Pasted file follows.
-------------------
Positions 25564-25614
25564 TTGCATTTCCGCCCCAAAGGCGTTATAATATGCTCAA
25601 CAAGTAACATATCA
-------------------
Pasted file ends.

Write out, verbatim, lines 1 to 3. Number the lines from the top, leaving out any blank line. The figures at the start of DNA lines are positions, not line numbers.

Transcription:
Positions 25564-25614
25564 TTGCATTTCCGCCCCAAAGGCGTTATAATATGCTCAA
25601 CAAGTAACATATCA